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Last Updated on July 3, 2020

Positive and Negative Reinforcement: Which Is More Effective?

Positive and Negative Reinforcement: Which Is More Effective?

It has been said that rarely am I short of words, and yet I’ve rewritten this article on positive and negative reinforcement five times. Why?

It’s not as if I have a lack of thoughts on this subject. It’s not as if I don’t spend my days enabling people to communicate powerfully and get what they want in life. So why the rewrites?

I’ve found myself thinking about the diversity of people I’ve coached and how different we all can be. Usually when I write for Lifehack, I’m able to see instant commonality in the subject that means I could share some ideas that would resonate wherever you are in life, whoever you are, regardless of what you were looking to achieve or what adversity you may be facing.

However, with this, it’s a “How long’s a piece of string?” answer, i.e. I could probably write a whole book’s worth of words and still have ideas to share.

Let’s look at some key points:

  • You will have times in your life where you need to get someone to do something.
  • You will have times when someone needs you to do something.

Let’s look at how positive and negative reinforcement would work. In both of these situations, you can face some big obstacles:

  • Someone may resist your desire for them to change.
  • Someone may challenge your authority or leadership.
  • Someone may be at risk of getting hurt.

The important thing to remember is that, in life, we all have to be influenced and influence those around us, and some ways will help us get the result we want, and others won’t. However, that may differ on where you are, who you are talking to, and what you want to see happen!

So, how do we know when positive reinforcement is effective[1], and can there ever be a time when negative reinforcement is good?

Worryingly, if you get positive and negative reinforcement wrong, you can risk your career, your business, your relationships, your reputation, and your brand.

Positive and negative reinforcement each have their merits, so it’s imperative to know when to employ them. Interestingly, despite a ton of evidence to the contrary, we still rely on the wrongs ones in society, business, and even in parenting.

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The 4 examples below showcase the use of positive and negative reinforcement, and whether they personally apply to you right now or not, they will resonate and be very useful to you personally in every area of your life.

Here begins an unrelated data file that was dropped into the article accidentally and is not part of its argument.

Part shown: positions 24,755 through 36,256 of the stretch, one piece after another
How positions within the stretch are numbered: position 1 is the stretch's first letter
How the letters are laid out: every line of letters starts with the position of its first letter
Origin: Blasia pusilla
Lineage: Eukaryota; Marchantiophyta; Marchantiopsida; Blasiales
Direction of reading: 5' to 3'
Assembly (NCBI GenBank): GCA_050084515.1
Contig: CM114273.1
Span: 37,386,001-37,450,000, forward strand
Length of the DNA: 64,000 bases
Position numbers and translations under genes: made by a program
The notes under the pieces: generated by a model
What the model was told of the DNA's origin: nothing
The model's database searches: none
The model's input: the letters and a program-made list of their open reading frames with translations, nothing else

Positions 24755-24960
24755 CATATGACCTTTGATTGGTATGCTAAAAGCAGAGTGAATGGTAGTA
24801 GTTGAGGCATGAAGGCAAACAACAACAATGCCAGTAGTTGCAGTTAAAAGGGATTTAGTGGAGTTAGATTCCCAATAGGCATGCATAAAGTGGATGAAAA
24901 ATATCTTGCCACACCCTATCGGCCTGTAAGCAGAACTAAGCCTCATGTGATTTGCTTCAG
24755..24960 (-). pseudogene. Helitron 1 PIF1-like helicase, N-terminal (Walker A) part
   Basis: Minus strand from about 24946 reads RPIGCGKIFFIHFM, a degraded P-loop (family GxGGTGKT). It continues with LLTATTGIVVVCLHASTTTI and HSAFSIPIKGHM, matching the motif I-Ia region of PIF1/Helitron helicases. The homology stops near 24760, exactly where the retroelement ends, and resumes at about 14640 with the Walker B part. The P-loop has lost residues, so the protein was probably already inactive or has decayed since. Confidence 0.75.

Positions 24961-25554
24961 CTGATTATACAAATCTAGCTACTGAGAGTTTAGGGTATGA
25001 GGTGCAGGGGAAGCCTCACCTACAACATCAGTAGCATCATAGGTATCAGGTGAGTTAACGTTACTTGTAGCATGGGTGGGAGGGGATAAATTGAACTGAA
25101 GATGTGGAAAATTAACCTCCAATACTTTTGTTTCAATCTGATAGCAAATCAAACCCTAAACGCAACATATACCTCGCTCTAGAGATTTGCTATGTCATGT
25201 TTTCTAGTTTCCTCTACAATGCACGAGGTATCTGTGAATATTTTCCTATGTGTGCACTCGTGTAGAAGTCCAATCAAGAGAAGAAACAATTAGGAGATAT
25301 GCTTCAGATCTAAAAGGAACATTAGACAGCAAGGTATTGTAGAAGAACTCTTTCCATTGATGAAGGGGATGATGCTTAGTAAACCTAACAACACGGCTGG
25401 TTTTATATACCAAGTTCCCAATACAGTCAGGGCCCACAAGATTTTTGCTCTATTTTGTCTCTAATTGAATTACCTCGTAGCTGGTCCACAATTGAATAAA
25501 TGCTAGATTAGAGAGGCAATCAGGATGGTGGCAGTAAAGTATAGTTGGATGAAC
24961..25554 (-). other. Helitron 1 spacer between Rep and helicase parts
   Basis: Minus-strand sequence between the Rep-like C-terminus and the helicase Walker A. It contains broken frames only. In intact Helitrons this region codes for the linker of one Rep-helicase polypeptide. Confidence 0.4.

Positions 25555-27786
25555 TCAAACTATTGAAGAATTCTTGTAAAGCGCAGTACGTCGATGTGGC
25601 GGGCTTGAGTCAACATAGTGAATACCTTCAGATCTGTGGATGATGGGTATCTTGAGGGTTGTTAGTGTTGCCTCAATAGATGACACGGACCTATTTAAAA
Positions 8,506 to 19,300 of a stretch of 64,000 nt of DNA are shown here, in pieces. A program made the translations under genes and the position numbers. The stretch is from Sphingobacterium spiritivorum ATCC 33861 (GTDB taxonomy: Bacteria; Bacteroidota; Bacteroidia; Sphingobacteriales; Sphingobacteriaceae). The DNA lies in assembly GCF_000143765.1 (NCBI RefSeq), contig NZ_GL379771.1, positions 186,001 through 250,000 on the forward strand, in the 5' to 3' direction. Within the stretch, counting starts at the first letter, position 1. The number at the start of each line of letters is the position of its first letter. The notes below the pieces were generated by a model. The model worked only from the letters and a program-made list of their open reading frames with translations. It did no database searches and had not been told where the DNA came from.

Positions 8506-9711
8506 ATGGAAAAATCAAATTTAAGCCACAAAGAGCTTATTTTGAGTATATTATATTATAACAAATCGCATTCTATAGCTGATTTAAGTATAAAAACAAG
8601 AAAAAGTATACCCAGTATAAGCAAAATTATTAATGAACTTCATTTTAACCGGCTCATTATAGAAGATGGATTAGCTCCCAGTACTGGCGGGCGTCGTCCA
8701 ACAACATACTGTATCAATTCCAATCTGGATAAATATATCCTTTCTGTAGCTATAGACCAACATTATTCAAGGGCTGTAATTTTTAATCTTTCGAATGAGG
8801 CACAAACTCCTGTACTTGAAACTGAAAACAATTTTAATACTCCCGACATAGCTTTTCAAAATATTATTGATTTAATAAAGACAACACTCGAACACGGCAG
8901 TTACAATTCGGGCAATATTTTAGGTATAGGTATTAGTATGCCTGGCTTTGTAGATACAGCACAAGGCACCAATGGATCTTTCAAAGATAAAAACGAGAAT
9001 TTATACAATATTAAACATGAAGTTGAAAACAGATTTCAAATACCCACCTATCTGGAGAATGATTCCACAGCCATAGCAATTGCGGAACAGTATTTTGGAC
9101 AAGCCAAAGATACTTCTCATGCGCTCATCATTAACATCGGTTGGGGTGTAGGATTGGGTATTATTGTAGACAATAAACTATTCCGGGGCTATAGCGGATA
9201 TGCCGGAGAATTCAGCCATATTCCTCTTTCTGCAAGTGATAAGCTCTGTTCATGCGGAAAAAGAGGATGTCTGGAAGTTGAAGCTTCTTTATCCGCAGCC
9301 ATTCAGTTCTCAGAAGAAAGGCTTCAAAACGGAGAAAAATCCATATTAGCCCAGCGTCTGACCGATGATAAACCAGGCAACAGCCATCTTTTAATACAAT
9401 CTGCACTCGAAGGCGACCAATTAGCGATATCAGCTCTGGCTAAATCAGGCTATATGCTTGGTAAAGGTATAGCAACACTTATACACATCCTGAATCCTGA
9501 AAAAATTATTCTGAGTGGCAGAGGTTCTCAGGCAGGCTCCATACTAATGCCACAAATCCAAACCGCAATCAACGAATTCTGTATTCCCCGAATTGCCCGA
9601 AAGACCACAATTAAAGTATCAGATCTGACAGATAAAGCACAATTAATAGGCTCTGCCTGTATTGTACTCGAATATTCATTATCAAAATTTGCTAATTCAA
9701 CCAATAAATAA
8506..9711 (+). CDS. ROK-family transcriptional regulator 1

For each we will look at:

  1. What’s the problem?
  2. What have you tried?
  3. Now what?
  4. The results!

The Boss

Okay, you may not be a boss, but everyone will have times in their life where they need to get people organized and working together to get the best result. Often, leaders say things like this to me:

  • “I’ve told them until I’m blue in the face not to do that!”
  • “They constantly refuse to use the new system.”
  • “They just don’t listen.”
  • “They don’t respect me.”

What Did the Boss Try?

Often, I hear “We’ve tried everything!” No matter who is reading this, trust me, you’ve not tried everything. (That’s the first thing to accept.) When you accept that, you then need to look at what you have tried to move forward.

The boss has tried:

  • Giving the person training.
  • Spending time with them and showing them how to do it.
  • Telling them it wasn’t good enough.
  • Telling them we aren’t doing that any more.

Now What?

The above situations create tension between the two as you constantly battle to maintain your position on the situation. If you are looking to get someone to do something, and they constantly resist, you need to stop and ask yourself some questions:

  1. What have we tried? This helps you to understand what they are good at, so you can utilize that in the conversation.
  2. From their viewpoint, what could prevent them from doing what I’ve asked? What could they fear, and how will we allay those fears?
  3. What do they want? Seeing their viewpoint enables you to use their terminology and language so they feel listened to.
  4. What do they believe? Do their beliefs prevent them from seeing the benefits? Beliefs can be changed but not by force—coaching is very powerful for this.
  5. How do these answers differ from my beliefs and views? Bridging the gap helps you to see both views and communicate more powerfully.

In my experience, rarely does a boss or leader need to say the word “No.” If someone is not doing what you want them to, the quickest way to see results is to ask questions and listen. Often, when you really listen, you discover a big gap between what you think you are saying and what the other person is hearing.

The reasons why someone is not doing what you want can include:

  • They don’t know how to do what you’ve asked them to do.
  • They are scared to get it wrong.
  • They fear what people will think of them.
  • They don’t have the confidence to come and tell you they need help.
  • They are scared that someone will tell them off.
  • They don’t understand where the boundaries are.